No. 9 prospect Gonzalez gets 1st taste of Fenway in awards ceremony

Hard-throwing righty tabbed organization's Starting Pitcher of the Year

September 27th, 2023

BOSTON -- Soaking in the ambiance of Fenway Park for the first time, Boston's No. 9 prospect Wikelman Gonzalez was on hand to receive the organization’s Starting Pitcher of the Year Award prior to Tuesday night’s 9-7 loss to the Rays.

This was an award Gonzalez couldn’t have been considering at the end of April, a month which saw him compile an 0-2 record and a 15.58 ERA at High-A Greenville.

But Gonzalez dug deep to make the adjustments necessary that turned the rest of his season into one of perseverance and breakout success.

In mid-July, the hard-throwing righty earned a promotion to Double-A Portland, where he handled the transition to a higher level with ease. In 25 starts this season, the 21-year-old Gonzalez went 9-4 with a 3.96 ERA. After his promotion to Double-A, Gonzalez went 3-1 with a 2.42 ERA in 10 starts.

“Yeah, it was a very rough start for me,” Gonzalez said through team interpreter Carlos Villoria. “I remember April was very tough for me, but I changed some things in my routine to help me be successful throughout the year. I’m glad they did, because that helped put me in a better position during the year.

“I pushed myself to go to the gym a little bit more, tried to be more consistent with my routine, trying to focus more on exercise and all my workouts so I could be in a better position.”

Those workouts led to an improvement in his pitches.

“It was a big improvement for me to be able to control the strike zone, to be able to locate my pitches. I think everything,” said Gonzalez, who was an international signing by the Red Sox on July 2, 2018.

Gonzalez hopes to position himself to be at Fenway Park full-time in the next year or two, rather than just stopping by as a visitor.

“It makes me proud, I’m very proud. It's the first time that I've stepped into Fenway,” Gonzalez said. “I cannot describe the feelings that I’m going through right now. I'm really happy to be here. I'm very honored for this opportunity.”

Does he have a goal of when he would like to be in the starting rotation for the Red Sox?

“I think God's time is perfect,” said Gonzalez. “I'm gonna leave it at that. I think whenever the time comes, I'm going to be ready. I'm going to enjoy it and we're going to try to take advantage of it.”

Roman Anthony, who was recognized in the awards ceremony as the organization’s Offensive Player of the Year, got a perfect view of Gonzalez’s nasty stuff from his position in center field.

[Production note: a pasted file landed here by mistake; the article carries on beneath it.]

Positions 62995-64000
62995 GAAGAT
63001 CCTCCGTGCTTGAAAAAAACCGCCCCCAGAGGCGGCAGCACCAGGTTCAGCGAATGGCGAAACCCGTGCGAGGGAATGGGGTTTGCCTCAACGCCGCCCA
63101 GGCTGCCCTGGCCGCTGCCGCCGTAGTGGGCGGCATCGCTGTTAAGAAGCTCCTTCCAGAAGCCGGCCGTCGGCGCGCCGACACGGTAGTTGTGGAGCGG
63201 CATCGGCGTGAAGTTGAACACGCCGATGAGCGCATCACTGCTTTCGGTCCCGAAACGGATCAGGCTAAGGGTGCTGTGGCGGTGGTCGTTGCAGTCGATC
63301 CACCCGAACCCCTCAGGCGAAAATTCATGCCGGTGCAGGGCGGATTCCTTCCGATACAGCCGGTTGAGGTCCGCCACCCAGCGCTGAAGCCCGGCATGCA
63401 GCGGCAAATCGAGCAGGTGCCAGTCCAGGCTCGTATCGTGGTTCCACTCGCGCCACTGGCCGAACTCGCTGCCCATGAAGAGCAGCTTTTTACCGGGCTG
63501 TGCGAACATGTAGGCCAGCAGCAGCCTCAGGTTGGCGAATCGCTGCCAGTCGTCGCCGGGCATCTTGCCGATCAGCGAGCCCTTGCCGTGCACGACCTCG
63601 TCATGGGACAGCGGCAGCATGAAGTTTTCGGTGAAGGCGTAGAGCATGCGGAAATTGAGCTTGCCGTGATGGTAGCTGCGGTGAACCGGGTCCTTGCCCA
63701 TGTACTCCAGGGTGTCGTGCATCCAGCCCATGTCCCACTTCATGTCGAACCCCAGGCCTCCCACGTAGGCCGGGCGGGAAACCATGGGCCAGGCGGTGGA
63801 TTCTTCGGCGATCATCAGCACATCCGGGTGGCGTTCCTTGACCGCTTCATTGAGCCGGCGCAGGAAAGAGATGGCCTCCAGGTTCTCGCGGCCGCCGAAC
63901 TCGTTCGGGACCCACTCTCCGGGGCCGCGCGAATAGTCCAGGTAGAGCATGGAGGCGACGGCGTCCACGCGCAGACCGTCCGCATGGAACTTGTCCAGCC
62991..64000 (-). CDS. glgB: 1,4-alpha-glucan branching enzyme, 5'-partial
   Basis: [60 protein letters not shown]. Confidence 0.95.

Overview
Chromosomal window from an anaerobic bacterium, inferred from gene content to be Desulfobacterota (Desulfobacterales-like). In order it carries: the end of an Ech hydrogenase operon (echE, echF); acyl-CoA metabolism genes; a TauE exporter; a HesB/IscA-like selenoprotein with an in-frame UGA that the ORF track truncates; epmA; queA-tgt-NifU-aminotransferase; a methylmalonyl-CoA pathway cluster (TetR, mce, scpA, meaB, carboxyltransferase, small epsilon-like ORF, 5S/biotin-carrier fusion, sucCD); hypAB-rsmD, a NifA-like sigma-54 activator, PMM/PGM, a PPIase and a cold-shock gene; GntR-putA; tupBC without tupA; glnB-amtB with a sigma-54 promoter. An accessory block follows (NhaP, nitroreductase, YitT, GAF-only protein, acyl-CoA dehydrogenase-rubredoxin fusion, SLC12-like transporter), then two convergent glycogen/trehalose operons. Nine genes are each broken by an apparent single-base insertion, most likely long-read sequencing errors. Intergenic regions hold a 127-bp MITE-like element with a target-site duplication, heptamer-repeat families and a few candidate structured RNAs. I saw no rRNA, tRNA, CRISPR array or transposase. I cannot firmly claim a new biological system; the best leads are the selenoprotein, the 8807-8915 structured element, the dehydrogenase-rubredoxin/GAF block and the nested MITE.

“He's got electric stuff on the mound. He's fun to play behind. He fills up the zone, throws a lot of strikes,” said Anthony. “His stuff plays really well. From center field, I get to view it from right behind him, and to see him just face all these hitters. It’s exciting stuff.”

While the Red Sox have developed a plethora of impactful position players in recent years, the hope is that the pitching is starting to catch up. Brayan Bello has looked like an upper-echelon starter for much of his first full season in the Majors. Kutter Crawford has taken another leap forward. Tanner Houck is pitching key innings for a third straight season.

In particular, Bello is someone who Gonzalez looks up to, given that both men are graduates of the team’s Dominican Academy.

When Gonzalez finished his media availability in Boston’s dugout, Bello jokingly started making faces at him as he walked toward the clubhouse. Then the two men met in front of the tunnel and embraced.

Brayan Bello (left) and Wikelman Gonzalez (right)

“I have a great relationship with Brayan. I always try to watch his outings,” said Gonzalez. “I’ve spent a lot of time with him talking. And for me to have somebody coming from the Academy all the way here, it gives me extra motivation, because I know that I can do the same. That makes me keep going and keep getting better and want to keep grinding.”

Gonzalez leads with a fastball that tops out at 97 mph. His other weapons? A curveball with a big break, and a slider and changeup that he is trying to improve command of.

“He has four pitches,” said Red Sox director of player development Brian Abraham. “He throws all four pitches for strikes, he gets swings and misses with all of those pitches. And to me, that's a recipe for success at the upper levels.”